The conditions in 1994, however, were far different than they are today. In 1994 we had just come out of the mild recession of 1991-92, our economy was growing at a robust 5 to 6 percent, and we were entering into an era of economic expansion that would last for the next 14 years.
Today we are trying to recover from the deep recession of 2007-09. The current recovery has been extremely weak and many economic indicators are pointing to a double-dip recession in 2012. No reputable economist would advocate for tax increases in these circumstances.
Our son’s situation serves as an example of what is so common in today’s economy. He is an engineer with a structural engineering firm. In 2008, the company discontinued giving bonuses to their employees. This amounted to a 16 percent decrease in his pay. Eight months ago all company employees were required to take a 15 percent decrease in pay. Between bonus elimination and salary decrease, his income has been reduced by 31 percent. And he’s one of the lucky ones. During 2009 and 2010, more than half of his company’s employees were laid off.
It is preposterous that, in these hard times, teachers would be seeking salary increases by taking money from their neighbors and fellow citizens who are struggling to make ends meet.
Furthermore, for teachers to try to take resources away from seniors on fixed incomes, from folks like our son who have suffered substantial decreases in income, or from folks who have lost their jobs altogether, is both mean-spirited and selfish.
Instead of seeking pay increases, teachers should volunteer to take pay cuts to free up funds “for the kids.”
Vote no on 3E.
There have been many letters recently concerning the proposed increase in the mill levy for the Re-1 school district, better known as ballot issue 3E in the upcoming Nov. 1 election. But interestingly, very little has been said about Proposition 103.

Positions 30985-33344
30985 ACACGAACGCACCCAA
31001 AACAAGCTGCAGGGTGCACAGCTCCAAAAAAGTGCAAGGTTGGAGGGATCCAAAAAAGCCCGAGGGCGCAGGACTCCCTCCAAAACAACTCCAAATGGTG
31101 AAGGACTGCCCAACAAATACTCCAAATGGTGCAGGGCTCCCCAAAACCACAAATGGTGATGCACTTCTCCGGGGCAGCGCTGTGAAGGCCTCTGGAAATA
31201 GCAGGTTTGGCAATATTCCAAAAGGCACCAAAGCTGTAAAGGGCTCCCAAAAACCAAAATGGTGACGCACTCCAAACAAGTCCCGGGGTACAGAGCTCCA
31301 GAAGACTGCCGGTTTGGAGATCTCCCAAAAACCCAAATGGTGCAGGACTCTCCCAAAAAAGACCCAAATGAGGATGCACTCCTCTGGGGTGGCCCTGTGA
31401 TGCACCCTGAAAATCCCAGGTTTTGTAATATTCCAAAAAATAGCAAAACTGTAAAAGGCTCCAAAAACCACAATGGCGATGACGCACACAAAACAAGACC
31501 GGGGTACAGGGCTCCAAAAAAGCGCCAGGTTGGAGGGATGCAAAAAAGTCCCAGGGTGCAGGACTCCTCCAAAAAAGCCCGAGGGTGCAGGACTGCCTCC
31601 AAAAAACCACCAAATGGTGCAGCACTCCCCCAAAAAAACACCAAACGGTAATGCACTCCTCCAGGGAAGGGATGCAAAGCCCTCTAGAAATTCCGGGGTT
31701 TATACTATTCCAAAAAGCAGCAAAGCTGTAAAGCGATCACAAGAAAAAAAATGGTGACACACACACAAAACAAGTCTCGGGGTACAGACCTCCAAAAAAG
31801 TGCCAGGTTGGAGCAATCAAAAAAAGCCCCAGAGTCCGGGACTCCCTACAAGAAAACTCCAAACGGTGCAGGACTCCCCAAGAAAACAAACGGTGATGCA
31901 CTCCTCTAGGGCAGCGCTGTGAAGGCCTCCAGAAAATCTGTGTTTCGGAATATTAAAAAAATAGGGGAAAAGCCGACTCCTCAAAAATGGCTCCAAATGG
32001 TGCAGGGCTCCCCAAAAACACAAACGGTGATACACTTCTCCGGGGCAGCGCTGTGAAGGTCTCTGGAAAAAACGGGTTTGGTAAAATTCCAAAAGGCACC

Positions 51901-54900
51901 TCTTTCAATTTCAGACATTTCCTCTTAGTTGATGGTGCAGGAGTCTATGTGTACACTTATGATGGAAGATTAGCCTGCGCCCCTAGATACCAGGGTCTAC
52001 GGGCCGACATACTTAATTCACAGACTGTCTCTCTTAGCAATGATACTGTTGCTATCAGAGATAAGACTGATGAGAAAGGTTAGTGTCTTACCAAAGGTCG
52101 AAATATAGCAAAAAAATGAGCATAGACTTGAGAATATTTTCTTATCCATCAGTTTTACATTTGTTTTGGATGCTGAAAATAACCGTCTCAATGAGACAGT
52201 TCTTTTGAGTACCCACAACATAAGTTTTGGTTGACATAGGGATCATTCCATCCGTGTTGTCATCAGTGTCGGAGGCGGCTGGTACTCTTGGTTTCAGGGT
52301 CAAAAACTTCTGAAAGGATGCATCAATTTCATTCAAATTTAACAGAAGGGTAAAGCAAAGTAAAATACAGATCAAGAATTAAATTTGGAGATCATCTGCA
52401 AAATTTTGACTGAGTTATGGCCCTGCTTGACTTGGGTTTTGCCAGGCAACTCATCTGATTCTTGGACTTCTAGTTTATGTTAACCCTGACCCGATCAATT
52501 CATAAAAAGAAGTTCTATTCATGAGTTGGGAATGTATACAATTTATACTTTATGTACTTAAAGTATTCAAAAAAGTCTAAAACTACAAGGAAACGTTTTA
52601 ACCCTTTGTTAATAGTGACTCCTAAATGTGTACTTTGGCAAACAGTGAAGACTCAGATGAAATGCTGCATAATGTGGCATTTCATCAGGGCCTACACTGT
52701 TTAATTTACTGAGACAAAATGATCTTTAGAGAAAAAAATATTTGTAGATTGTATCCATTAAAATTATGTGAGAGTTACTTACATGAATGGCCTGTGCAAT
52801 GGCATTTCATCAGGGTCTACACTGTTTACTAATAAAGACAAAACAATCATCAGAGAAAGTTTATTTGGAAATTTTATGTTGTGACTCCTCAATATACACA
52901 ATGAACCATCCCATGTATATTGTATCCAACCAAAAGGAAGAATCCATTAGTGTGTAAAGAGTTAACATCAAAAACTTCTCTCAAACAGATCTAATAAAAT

Proposition 103 would increase sales tax by 3.5 percent and state income taxes by an unbelievable 8 percent. These funds would be used to support public education in the state.
But wait, isn’t that what the 3E issue is for? To raise funds for our public schools here in the valley?
Let’s add this all up. An increase in property taxes, sales taxes, income taxes during the worst recession (or depression, depending on your point of view) in modern history. With unemployment at over 9 percent nationwide, even our greedy federal government is finding it difficult to tax us more during these tough times.
Let me share with you some real numbers. I own commercial property in Glenwood Springs. I live in rural Garfield County in the Carbondale Fire District. Did I mention that the fire district wants a mill levy increase of about 30 percent?
Anyway, in 2011 the share of taxes paid to Re-1 for my commercial property tax and residential tax was $9,457 plus $475 to Carbondale Fire District. And just when it looked like I might get some relief next year from this outrageous tax burden, the school district and the fire district have their hands out wanting even more.
Some facts; in the 1960s as a nation we spent about $2,500 per public school student annually; In 2009 we spent about $12,500 per student annually, and yet student test scores have not improved and in many cases have declined.
Are we getting what we pay for here? Doesn’t look like it to me. Therefore, I will not be voting for 3E or Proposition 103.
Did I mention that I am 70 years old and have never had nor ever will have a child in this school system?
Strong public school education has for generations been a foundation of the strength of our nation, preparing our youth to prosper as world challenges present themselves.